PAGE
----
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EU fight looms on carbon agreement Leaders urge climate neutrality by 2050

2019.12.06
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EUROPEAN Union leaders meeting in Brussels (布魯塞爾) next week will push agreements that will leave the bloc with net-zero greenhouse gas emissions by 2050, their draft joint statement showed on 2 December, heralding a bitter fight looming at their gathering.
The 12-13 December summit of the bloc’s national leaders will aim to endorse “the objective of achieving a climate-neutral EU by 2050”, according to the document seen by Reuters.
Previous attempts, however, were blocked by Poland (波蘭), Hungary (匈牙利) and the Czech Republic (捷克), who rely on highly polluting coal. They have previously said they oppose climate neutrality by 2050 for fear cutting greenhouse emissions will stifle their economies.
To convince the reluctant camp, the draft summit conclusions refer to a “just and socially balanced transition”, the European Investment Bank’s announcement to unlock 1 trillion euros (HK$1.6bn) worth of green investment until 2030, the need to ensure energy security, and competitiveness vis-avis foreign powers not pursuing such climate goals.
The draft, prepared in advance of the leaders’ discussions, may still change. But it will eventually need unanimous backing of all EU national leaders for there to be agreement at the summit.
The bloc’s new executive European Commission also aims to push for climate neutrality by mid-century and wants to make the EU’s 2030 climate targets more ambitious.
Current targets envisage cutting the EU’s greenhouse gas emissions by 40 percent by 2030 from 1990 levels. The new Commission, led by Germany’s (德國) Ursula von der Leyen, hopes to raise the goal to at least 50 percent.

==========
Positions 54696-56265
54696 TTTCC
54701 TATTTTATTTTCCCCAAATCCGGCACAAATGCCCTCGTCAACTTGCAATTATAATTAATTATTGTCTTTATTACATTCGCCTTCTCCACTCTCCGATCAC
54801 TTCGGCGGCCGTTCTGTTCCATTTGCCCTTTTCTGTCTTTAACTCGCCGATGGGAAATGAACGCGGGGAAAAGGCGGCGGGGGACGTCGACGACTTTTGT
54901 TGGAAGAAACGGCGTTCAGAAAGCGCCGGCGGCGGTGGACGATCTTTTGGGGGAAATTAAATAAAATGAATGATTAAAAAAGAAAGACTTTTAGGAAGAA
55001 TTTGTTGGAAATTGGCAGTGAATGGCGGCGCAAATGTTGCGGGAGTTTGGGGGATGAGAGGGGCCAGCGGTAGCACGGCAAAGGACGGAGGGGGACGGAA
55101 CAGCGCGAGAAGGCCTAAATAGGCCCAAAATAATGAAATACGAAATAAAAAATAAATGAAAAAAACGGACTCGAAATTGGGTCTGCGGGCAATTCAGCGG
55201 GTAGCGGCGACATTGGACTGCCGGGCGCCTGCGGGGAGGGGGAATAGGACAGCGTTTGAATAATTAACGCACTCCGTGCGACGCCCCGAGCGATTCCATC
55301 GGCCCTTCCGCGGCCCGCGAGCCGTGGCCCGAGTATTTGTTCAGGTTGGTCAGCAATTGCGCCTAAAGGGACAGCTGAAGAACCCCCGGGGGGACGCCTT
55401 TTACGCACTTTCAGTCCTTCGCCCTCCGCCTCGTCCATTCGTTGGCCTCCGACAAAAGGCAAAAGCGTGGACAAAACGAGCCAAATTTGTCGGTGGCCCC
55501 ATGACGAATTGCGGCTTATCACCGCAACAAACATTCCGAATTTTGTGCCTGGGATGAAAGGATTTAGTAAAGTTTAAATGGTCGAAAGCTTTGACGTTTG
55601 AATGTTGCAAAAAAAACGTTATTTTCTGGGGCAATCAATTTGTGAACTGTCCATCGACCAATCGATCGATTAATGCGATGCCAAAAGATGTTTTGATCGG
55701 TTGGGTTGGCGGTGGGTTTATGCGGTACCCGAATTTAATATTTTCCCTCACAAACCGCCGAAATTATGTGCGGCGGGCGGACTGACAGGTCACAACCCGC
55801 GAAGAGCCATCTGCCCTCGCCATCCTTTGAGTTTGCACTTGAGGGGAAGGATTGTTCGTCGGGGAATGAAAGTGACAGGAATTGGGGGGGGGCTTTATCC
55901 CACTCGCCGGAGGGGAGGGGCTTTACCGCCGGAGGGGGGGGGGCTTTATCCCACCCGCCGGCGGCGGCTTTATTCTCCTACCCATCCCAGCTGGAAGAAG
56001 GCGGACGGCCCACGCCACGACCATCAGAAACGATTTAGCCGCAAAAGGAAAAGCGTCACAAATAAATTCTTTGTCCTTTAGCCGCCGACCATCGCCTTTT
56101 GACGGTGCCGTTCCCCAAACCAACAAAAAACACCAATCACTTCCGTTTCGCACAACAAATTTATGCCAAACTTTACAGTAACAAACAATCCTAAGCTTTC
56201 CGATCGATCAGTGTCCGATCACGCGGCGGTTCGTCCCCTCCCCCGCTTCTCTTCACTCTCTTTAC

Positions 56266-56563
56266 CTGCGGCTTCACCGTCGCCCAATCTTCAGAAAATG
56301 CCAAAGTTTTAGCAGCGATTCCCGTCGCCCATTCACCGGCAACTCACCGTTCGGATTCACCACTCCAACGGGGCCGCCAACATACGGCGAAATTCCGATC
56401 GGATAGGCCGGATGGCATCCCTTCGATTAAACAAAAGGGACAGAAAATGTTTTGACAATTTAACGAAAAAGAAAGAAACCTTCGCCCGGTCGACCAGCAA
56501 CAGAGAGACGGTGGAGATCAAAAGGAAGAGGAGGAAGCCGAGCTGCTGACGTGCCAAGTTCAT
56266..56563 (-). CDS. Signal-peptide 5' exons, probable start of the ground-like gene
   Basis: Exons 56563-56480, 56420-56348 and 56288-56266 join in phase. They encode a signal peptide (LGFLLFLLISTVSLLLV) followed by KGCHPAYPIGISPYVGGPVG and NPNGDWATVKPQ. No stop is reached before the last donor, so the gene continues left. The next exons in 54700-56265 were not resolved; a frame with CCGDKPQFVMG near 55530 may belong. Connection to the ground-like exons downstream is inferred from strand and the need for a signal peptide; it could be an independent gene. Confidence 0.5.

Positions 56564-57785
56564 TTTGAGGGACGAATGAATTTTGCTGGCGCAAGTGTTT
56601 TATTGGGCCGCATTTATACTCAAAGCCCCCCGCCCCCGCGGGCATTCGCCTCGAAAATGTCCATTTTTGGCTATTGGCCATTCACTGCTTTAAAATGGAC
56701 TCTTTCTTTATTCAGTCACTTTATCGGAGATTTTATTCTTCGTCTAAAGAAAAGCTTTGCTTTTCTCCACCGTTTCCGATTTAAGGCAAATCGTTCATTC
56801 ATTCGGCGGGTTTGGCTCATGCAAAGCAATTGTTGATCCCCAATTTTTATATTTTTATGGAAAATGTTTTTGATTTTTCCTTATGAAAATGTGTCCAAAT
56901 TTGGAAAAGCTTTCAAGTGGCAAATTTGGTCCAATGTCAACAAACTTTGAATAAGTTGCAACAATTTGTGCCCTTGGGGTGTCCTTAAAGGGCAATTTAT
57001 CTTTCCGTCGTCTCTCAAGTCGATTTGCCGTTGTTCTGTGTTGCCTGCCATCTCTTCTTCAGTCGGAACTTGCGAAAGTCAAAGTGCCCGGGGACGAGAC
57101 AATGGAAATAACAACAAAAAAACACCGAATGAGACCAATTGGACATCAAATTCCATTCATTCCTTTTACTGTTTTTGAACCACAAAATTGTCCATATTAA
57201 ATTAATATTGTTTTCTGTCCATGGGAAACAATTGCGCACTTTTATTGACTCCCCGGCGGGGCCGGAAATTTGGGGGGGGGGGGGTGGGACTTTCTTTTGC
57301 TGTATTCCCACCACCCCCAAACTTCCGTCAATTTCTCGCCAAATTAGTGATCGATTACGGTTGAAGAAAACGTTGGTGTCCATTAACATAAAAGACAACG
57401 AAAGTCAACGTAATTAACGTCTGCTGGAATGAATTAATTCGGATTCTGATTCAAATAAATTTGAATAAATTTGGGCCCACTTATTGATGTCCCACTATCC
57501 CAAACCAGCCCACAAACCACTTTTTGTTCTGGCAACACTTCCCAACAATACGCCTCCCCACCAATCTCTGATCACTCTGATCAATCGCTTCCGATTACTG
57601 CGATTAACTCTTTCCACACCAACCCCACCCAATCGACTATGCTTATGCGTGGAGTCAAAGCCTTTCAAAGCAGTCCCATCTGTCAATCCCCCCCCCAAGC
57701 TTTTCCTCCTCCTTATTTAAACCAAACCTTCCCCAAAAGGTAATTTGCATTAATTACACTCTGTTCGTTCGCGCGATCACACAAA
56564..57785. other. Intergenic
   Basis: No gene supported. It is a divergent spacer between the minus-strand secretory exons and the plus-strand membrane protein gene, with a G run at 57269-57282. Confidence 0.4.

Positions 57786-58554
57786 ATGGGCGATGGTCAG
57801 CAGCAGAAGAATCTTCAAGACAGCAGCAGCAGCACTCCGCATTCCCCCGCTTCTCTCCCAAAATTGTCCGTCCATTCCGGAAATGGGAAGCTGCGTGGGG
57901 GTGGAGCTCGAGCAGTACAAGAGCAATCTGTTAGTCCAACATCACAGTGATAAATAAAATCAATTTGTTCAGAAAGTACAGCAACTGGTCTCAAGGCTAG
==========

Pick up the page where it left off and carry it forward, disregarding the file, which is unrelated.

The last important climate agreement made was back in 2016, with the signing of the Paris Agreement. It was greatly celebrated at the time, since it more or less made all nations commit to ensuring that the global average temperature stays within two degrees Celsius of pre-Industrial levels.
To achieve that, all countries need to reduce greenhouse gas emissions greatly, though China and the US are the two biggest polluters. However, US president Donald Trump announced not long after his 2016 election his decision to withdraw the US from the Paris Agreement.
Greenhouse gas emissions can be caused by many things, from an automobile’s exhaust to cattle expelling gas. A significant source of carbon emissions – one of the most prevalent greenhouse gases – is the burning of coal for generating energy.
This is why environmentalists have been imploring different countries to switch to renewable energy, not just because coal will one day be used up, but because it is also a major source of polluting greenhouse gases. Leaders urge climate neutrality by 2050

(This article is published on the Student Standard on 06 December 2019)

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